Vlad the Impaler
Vlad III, Prince of Wallachia lived from 1431 to 1476. He gained two nicknames, the more posthumously used one would be Vlad the Impaler. This name was given to him for his habit of impaling his victims and enemies to warn off other possible enemies. The other name that he gained during life inspired a book, as well, Dracula.
During most of his rule, he raised efforts against the Ottoman Empire and its expansion; as well as spent time impaling his enemies. Also during this reign, his reputation of excessive cruelty spread over seas, to Germany and elsehwere in Europe. The total number of his victims is estimated in the tens of thousands.
The book character Count Dracula in Bram Stoker’s 1897 novel Dracula was inspired after Vlad’s patronymic and cruel leadership. Decorated as a tyrant who took sadistic pleasure in torturing and killing even during his lifetime, Vlad has been shown many times during films as a role of cruel rulers or executioners; like those of Pontius Pilate ordering the torture and execution of Jesus Christ. Or even as Aegeas, the Roman proncosul in Patras, overseeing the crucifixion of Saint Andrew.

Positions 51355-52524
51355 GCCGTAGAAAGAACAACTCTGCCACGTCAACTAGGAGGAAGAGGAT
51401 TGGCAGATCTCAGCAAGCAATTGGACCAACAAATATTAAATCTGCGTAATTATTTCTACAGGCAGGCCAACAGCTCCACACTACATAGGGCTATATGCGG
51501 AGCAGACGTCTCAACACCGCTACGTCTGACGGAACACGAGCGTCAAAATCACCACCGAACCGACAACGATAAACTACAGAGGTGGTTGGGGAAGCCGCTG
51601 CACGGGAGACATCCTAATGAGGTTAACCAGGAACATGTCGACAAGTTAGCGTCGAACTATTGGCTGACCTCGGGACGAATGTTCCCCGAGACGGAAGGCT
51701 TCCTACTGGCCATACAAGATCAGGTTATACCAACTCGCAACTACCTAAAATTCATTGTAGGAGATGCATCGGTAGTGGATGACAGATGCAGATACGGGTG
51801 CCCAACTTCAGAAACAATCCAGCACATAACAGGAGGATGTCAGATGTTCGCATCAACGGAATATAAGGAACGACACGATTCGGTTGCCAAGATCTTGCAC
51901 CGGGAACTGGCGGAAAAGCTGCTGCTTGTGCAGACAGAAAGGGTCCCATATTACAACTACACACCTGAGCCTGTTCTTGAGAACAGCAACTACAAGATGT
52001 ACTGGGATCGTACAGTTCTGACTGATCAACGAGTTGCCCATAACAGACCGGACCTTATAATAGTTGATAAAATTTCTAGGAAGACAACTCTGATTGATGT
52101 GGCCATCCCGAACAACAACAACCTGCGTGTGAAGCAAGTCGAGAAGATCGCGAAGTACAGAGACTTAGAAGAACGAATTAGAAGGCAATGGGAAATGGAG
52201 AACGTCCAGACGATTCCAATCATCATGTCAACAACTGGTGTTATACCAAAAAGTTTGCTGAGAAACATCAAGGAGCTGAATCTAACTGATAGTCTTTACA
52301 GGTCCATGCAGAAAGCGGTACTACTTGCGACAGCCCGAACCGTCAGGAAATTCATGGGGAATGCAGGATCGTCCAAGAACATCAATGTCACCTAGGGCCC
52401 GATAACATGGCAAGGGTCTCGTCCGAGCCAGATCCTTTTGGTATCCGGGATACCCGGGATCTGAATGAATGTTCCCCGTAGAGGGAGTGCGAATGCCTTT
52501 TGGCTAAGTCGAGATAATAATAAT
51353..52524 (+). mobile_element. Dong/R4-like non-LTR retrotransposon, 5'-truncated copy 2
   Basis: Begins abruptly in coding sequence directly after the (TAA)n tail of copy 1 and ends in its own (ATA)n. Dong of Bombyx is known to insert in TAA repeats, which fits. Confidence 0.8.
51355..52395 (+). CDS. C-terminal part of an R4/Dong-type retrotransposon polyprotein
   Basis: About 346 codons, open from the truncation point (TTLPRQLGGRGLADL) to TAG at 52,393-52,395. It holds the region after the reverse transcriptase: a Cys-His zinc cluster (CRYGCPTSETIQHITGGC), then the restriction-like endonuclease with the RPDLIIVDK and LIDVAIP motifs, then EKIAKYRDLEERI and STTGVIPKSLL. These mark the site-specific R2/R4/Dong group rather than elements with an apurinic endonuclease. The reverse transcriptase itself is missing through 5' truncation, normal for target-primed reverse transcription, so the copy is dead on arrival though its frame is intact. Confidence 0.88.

After his death, his cruel deeds were reported with macabre gusto in popular pamphlets in germany. His kill toll is estimated from the ranges of 40,000 to 100,000 comparable to the cumulative number of executions over four centuries during the European witchhunts. Due to his name, you can assume his favorite form of torture was by impalement. Sevecral of the woodcut from the German pamphlets of the late 15th and early 16th centuries show Vlad feasting in a forest of stakes and their grisly burdens outside Brașov, while a nearby executioner cuts apart other victims.
It has also been said that in 1462 Mehmed II, the conqueror of Constantinople, a man noted for his own psychological warfare tactics, returned to Constantinople after being sickened by the sight of 20,000 impaled corpses outside Vlad’s capital of Târgoviște.